Fedora 15 & GNOME3, initial impression

Filed under
Linux
Software

blog.kagesenshi: So I upgraded my machine to Fedora 15 last night using preupgrade, and spent hours in trying to clean up my /home from ancient stuff since way back to Fedora 5 as they were causing weird issues.

How To Install FFmbc on Debian Testing

Filed under
HowTos

Every once in a while I decide to install the latest FFmpeg/FFmbc on my machine. Despite all the recent upheaval in the FFmpeg camp, it is still a fabulous open source file transcoding tool. However, I am much more interested in these tools from a professional level, and thus now use FFmbc

Paravirtualization With Xen 4.0 On Debian Squeeze (AMD64)

Filed under
HowTos

This tutorial provides step-by-step instructions on how to install Xen 4.0 on a Debian Squeeze (6.0) system (AMD64) and create paravirtualized guests. Xen lets you create guest operating systems (*nix operating systems like Linux and FreeBSD), so called "virtual machines" or domUs, under a host operating system (dom0). Using Xen you can separate your applications into different virtual machines that are totally independent from each other (e.g. a virtual machine for a mail server, a virtual machine for a high-traffic web site, another virtual machine that serves your customers' web sites, a virtual machine for DNS, etc.), but still use the same hardware. This saves money, and what is even more important, it's more secure. If the virtual machine of your DNS server gets hacked, it has no effect on your other virtual machines. Plus, you can move virtual machines from one Xen server to the next one.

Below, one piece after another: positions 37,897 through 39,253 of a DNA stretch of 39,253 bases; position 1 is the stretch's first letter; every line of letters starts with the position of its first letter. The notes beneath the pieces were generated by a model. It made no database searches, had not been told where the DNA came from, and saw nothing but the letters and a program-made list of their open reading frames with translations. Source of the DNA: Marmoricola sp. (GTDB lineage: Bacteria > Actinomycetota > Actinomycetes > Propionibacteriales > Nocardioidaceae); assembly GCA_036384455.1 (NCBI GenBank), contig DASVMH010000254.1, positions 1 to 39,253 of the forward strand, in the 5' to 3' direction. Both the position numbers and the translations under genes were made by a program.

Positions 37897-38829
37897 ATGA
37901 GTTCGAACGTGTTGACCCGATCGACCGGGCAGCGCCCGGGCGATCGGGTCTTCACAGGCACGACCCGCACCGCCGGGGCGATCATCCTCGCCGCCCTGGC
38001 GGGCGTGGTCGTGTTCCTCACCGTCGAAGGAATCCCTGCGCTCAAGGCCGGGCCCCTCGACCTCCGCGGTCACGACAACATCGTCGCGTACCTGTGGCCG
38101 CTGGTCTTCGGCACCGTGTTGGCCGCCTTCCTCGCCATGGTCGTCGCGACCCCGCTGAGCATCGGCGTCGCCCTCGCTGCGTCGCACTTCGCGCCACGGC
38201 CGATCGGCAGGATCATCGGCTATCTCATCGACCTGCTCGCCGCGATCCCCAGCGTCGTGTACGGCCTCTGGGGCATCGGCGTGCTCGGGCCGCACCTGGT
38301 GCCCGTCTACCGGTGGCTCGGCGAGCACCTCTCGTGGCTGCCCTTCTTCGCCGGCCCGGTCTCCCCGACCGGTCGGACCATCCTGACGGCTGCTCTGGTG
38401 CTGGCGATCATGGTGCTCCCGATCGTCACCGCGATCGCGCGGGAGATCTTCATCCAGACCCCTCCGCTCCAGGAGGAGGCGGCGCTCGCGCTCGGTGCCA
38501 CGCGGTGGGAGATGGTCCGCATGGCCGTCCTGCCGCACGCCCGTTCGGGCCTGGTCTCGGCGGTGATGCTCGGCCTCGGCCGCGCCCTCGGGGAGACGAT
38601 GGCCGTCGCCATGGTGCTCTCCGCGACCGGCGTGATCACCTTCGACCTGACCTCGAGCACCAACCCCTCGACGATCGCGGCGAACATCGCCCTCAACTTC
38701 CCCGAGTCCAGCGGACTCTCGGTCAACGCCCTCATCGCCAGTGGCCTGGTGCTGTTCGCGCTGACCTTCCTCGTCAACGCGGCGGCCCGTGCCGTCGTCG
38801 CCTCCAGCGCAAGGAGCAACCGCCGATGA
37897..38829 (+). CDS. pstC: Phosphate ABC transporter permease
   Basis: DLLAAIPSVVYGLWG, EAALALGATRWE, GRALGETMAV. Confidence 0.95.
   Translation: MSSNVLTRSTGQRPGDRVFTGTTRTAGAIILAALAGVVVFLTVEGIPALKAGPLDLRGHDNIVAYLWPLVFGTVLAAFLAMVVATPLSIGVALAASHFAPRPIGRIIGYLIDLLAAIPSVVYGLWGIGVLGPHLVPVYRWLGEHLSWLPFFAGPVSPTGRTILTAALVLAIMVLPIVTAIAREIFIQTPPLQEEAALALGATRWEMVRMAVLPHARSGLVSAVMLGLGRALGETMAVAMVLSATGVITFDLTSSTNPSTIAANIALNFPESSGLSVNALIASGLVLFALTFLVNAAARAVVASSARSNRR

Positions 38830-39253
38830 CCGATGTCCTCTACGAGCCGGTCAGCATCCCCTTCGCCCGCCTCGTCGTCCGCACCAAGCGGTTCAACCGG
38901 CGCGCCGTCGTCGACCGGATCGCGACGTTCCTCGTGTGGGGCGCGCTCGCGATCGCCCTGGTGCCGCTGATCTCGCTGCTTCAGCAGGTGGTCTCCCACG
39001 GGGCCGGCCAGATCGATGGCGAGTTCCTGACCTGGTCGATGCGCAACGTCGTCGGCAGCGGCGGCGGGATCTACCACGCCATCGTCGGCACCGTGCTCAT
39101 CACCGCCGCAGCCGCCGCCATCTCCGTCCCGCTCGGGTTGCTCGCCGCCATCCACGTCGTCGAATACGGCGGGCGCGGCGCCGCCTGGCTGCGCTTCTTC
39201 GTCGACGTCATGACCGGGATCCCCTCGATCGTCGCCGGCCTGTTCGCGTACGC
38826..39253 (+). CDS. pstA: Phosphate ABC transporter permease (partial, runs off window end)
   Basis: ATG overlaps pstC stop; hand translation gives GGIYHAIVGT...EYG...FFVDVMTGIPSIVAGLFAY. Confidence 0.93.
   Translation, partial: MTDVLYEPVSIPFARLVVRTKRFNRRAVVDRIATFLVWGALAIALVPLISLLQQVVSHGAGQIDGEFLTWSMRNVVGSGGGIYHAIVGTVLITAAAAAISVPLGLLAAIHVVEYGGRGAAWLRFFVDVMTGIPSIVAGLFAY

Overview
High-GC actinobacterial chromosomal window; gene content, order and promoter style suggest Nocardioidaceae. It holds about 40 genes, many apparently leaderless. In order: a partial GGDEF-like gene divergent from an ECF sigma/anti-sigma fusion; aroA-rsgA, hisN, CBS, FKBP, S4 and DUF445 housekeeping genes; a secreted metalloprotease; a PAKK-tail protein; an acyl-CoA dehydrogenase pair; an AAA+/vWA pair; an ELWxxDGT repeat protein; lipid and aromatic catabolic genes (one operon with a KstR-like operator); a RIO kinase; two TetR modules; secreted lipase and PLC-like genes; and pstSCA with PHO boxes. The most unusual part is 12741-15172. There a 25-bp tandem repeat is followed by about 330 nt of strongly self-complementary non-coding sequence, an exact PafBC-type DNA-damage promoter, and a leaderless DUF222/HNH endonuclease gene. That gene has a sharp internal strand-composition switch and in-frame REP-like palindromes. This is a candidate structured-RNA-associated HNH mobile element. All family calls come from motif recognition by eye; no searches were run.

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More in Tux Machines

Qseven duo showcases i.MX8M and i.MX8Quad

Seco unveiled a pair Qseven modules that run Linux or Android and offer optional industrial temp support. The Q7-C25 uses NXP’s quad -A53 i.MX8M while the Q7-C26 features the i.MX8Quad, which adds up to 2x -A72 cores. Starter kits are also available. At Computex earlier this month, Seco showed off two 70 x 70mm Qseven 1.2 modules that are still listed as being “under development.” The i.MX8M based Q7-C25 and i.MX8Quad based Q7-C26 run Linux and Android, and are available in 0 to 60°C and -40 to 85°C models. The 5V modules have many similar features, but the Q7-C26 based on the more powerful, up to hexa-core i.MX8Quad adds some extras such as SATA III support. Read more

Android Leftovers

Peppermint 9 Officially Released Based on Ubuntu 18.04 LTS, Here's What's New